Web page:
But I need to stop right here and confess my mistakes to you so that if you have the same issues, you don't repeat them. While unit studies are where my heart is, they just don't seem to be the right approach with the children God gave me. Working one on one with them really is what it takes. SO, I was desperately seeking SOMETHING educational to occupy at least one other child in the house while I worked with one of the kids. I was totally excited to try Time4Learning because I thought, this just might be the answer to my prayers. I was so excited, I made a mistake. I let my kids just "go for it." I set up their accounts, showed them how to use it, helped them log in, and let them work to their heart's content while I worked one on one with someone else. They love it...TJ in particular. And I loved it. They took turns working happily and I got to work with less interruptions with one of their siblings. I quickly changed their lesson times from the default 15 minutes to 30 to 45, and they were happy to keep working.
But I never stopped to consider WHAT they were learning. I mean, I'm NOT one of those organized moms. I didn't go in and assign work or even a certain amount of things to cover. I just let them chose. I didn't view this as our curriculum, just supplemental material-like an on-line fun version of a workbook. SO consequentially, I never stopped to evaluate WHAT they were being taught. Oh sure, the sound was up, and I could have heard, but I wasn't paying attention...I was working with someone else. Now let me preface that there's nothing BAD. No bad language or anything. It's just....well...public school-y. The humor, the animated skits; some of it just appeals to a more base level than I want my children exposed to. I found that out first hand when I played with the 8th grade level. A lesson on language art idioms contained the following sentiment to explain"pull the plug",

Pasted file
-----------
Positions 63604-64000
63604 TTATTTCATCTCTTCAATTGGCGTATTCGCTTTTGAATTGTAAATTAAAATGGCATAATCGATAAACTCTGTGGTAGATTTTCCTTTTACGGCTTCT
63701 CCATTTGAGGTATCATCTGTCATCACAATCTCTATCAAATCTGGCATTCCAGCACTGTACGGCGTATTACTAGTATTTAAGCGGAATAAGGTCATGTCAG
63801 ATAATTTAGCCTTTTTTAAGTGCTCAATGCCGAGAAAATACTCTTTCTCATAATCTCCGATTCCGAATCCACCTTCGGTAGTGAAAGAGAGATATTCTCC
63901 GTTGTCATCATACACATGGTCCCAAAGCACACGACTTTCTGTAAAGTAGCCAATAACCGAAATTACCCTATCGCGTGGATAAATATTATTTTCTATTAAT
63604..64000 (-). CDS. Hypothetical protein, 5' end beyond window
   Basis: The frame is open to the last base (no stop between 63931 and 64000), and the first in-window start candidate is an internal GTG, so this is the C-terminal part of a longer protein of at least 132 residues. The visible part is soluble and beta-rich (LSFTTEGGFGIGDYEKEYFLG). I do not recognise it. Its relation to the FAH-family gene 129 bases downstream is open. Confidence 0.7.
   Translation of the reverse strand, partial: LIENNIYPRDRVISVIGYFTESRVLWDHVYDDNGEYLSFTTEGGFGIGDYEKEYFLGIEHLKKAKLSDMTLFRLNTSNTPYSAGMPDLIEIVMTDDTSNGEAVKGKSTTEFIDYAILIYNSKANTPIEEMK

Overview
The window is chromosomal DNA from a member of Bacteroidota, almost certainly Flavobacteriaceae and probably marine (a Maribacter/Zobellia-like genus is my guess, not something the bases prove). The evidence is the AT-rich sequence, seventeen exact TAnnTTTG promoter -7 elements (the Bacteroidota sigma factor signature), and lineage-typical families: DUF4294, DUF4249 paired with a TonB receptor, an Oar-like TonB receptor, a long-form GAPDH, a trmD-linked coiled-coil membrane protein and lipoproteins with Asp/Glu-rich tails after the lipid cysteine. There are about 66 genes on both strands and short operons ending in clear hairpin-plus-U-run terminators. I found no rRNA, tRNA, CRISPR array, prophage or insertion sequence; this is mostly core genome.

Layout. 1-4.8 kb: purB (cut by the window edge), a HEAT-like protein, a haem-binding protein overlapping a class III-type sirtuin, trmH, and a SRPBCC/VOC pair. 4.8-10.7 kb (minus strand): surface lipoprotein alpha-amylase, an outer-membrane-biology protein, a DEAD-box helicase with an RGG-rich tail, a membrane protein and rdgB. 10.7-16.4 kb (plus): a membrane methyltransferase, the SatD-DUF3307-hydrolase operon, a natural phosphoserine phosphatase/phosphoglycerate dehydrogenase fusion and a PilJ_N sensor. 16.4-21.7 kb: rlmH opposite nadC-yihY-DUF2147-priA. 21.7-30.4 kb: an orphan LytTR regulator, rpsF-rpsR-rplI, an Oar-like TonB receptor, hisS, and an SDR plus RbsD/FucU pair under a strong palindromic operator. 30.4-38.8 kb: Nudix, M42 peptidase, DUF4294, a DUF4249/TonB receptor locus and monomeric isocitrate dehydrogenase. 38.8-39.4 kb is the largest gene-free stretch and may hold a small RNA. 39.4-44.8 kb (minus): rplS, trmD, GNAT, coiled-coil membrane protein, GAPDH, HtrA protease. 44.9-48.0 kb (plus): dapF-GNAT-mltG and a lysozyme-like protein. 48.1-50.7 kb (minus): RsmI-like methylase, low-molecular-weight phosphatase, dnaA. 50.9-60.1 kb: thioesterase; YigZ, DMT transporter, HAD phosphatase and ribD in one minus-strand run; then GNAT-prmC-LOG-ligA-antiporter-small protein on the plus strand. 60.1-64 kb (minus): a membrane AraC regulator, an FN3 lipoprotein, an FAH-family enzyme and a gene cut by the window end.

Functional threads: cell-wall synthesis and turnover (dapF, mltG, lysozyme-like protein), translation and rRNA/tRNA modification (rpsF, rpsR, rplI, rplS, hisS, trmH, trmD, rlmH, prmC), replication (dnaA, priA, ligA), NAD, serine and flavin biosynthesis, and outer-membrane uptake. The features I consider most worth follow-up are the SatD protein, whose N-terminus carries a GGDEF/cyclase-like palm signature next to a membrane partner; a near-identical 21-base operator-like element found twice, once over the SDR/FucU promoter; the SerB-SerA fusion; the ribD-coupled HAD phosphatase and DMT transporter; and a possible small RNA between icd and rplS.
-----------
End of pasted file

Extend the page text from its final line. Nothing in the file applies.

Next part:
"Hey, uh, listen babe, I'm going to have to pull the plug on our date plans tonight."
YIKES! Not a behavior I desire for my children to emulate. Whether referring to a girl as "babe" or the idea of dating in 8th grade...I just know that's not what I want my children thinking is appropriate. There HAS to be a better way to explain that idiom. And Christians, especially young earth ones, should know that the science material is all in line with public school scopes and sequences, meaning evolution and billions of year are what is presented. (You can request to not have your child have access to the Science portion of the program.) There is a parent forum, and Time4Learning has responded to the concerns of some of the reviewers in terms of non-Christian content by creating a special forum for Christians to be able to "flag" questionable material, but it still will require great diligence on the part of the parent to check that board often and to report things you may come across. I had come to think of Time4Learning as my "knight in shining armor", and unfortunately, for me that inappropriate content is like a bunch of tarnish making the armor not-so-shiny anymore.